Rivers below

Thousands of years old and buried alive, their ghosts are awakened with the advent of spring. Foundations creak and floorboards rot as the undead bleed into the basements of homes and buildings beneath our city. Such is the wrath of the rivers and creeks our forefathers poisoned with garbage and smothered in concrete.

Throughout the Greater Toronto Area, networks of buried waterways continue their stifled flow. Many were the progeny of glaciers and lived for tens of thousands of years before 19th century industrialization polluted their currents and rendered them hazardous or obstacles to development. But recent interest in our entombed waterways has been garnered for a number of reasons: they may assist in reducing overflows in our archaic and inadequate sewer system, they destroy property as they swell each spring, and they are markers of Toronto's heritage. We now know that attempting to destroy components of an ecosystem is typically not a good idea — not for the flora and fauna that live there, and not for the humans who are a part of these systems.

Taddle Creek is one of the most famous buried waterways, and the only one that flowed right through the heart of downtown Toronto. The Taddle, ironically, played a significant role in the early settlement of the area as it provided drinking water and a transportation route for both aboriginal residents and early European pioneers. But in the booming 1800s, two main concerns contributed to its demise. Firstly, as the borders of the city stretched northwards, the creek was seen as little more than a babbling nuisance that was preventing the construction of a ground transportation system. Secondly, as both industry and the population in the area were expanding, so was the garbage they created, and much of it found its way into the Taddle. Unfortunately, many people were still using the creek as their source for drinking water, and hundreds of residents died of cholera and typhus. Taddle Creek was buried over the course of a number of years, and its final vestiges were covered in 1886.

Garrison Creek, which is estimated to be over 12,000 years old, met a similar end. By the early 1900s, it was so contaminated and its watershed (the land area that drains into the creek) was so densely settled that a sewer system was created in its reaches to protect the health of residents. But it too was eventually buried, reflecting its last beams of sunlight in the 1920s.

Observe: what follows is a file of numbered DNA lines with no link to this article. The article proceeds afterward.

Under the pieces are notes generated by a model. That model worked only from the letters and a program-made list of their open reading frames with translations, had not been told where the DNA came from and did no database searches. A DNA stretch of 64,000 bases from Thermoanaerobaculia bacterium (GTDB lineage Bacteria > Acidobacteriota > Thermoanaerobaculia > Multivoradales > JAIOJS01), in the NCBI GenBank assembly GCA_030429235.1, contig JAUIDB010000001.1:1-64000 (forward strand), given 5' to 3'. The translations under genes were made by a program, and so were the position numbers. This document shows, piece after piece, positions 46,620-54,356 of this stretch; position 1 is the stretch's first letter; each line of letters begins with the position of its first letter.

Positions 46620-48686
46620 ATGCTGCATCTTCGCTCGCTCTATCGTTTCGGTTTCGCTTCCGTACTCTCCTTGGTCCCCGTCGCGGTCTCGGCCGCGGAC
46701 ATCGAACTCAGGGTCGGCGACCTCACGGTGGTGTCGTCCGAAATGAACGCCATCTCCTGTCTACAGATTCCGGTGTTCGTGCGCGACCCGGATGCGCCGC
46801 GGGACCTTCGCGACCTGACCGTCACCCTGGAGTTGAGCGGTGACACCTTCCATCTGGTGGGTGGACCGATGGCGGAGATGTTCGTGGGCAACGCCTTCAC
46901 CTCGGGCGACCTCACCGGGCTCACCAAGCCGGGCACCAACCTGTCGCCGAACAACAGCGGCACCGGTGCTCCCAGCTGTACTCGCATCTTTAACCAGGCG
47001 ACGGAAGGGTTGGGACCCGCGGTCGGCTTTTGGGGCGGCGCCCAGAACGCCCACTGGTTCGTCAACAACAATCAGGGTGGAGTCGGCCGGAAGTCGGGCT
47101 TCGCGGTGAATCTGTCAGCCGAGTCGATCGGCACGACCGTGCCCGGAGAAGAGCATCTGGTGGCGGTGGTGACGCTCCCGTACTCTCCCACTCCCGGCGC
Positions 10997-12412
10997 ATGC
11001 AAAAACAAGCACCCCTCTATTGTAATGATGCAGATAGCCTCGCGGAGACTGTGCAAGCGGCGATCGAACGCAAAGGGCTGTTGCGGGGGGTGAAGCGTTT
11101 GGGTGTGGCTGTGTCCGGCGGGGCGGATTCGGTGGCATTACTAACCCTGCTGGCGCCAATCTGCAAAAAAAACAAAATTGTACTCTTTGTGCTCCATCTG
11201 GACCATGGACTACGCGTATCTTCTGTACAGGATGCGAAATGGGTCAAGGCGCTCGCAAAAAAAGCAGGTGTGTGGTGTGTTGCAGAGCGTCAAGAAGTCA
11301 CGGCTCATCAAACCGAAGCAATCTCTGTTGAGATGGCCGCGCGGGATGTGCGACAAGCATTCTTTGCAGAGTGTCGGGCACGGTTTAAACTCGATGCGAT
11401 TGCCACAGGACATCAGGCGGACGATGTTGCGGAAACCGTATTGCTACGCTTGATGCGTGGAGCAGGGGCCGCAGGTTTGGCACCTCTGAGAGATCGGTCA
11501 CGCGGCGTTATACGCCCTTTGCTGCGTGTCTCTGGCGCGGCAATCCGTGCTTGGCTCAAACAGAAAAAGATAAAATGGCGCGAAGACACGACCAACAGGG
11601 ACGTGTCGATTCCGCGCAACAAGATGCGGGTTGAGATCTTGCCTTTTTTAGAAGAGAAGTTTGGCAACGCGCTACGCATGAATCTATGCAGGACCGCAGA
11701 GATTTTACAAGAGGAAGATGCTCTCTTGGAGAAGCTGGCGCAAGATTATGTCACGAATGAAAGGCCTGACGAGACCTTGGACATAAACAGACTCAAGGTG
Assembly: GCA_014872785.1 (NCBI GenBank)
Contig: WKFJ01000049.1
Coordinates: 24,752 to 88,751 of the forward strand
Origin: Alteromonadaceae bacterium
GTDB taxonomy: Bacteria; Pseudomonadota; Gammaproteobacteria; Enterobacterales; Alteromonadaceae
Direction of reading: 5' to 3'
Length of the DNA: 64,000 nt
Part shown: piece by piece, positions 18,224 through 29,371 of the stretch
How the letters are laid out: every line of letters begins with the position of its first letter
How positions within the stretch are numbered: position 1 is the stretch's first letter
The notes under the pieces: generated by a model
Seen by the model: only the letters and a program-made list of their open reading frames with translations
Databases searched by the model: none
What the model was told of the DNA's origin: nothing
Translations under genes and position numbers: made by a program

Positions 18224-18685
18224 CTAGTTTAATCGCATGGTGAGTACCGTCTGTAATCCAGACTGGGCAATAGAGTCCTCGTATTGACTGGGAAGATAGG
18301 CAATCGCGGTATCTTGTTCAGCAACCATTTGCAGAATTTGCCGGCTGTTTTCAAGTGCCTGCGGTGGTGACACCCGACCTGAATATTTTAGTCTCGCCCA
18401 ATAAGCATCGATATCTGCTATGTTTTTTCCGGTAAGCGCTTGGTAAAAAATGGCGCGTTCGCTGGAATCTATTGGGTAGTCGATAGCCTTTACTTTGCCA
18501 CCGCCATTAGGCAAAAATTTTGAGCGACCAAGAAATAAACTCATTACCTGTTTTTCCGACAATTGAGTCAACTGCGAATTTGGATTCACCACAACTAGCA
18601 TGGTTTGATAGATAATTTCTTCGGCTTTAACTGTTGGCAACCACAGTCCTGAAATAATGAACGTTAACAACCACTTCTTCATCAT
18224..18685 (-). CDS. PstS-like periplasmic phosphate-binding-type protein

And there are many others. Some can be seen in channelized pieces, maintaining a degraded existence in the city's sewers. Others are only envisioned with the help of a powerful imagination. Russell Creek, Castle Frank Brook, Cudmore Creek, Mud Creek, Yellow Creek, the Market Streams, and more, have paths marked with heritage sites and the phantom structures of mills and mansions that are no longer part of our cityscape.

But beyond the history, there are other reasons to look to our buried waters. We are beginning to acknowledge the bigger picture when it comes to ecology, especially because we now know that ruined habitats don't slip away silently. Urbanization has not only chopped down thousands of trees, suffocated rivers, and displaced (and killed off) species, it has also led to "urban runoff." Rainwater is no longer filtered through the natural sieve of plantcover and soil before hitting the streams; it instead runs directly into our waterways from sidewalks and streets, picking up all kinds of pollutants like pesticides and garbage and motor oil en route. Eventually, the refuse enters the source of our drinking water, simultaneously destroying whatever natural habitats still thrive on the existence of Toronto's streams — whether buried or visible.

Fortunately, just about every creek and river in the Greater Toronto Area has a cheering squad composed of residents, biologists, elected officials, and urban planners. The waterways that remain visible have task forces dedicated to their rejuvenation and protection (like The Black Creek Conservation Project, The Humber Alliance, and the Etobicoke and Mimico Creek Watersheds Task Force, Bring Back The Don), and the buried ones have small armies dedicated to their memory or resurrection (North Toronto Green Community, the University of Toronto Taddle Creek Project, and numerous committees devoted to Garrison Creek). Report cards have been written, grades assigned, and committees struck to implement the detailed steps that need to be taken to protect the city's waterways. And though many of our lost rivers may never be unearthed, our efforts to understand what lies beneath may help us to better plan for what lies ahead.

Toronto Archives photo: series 376, file 2, item 19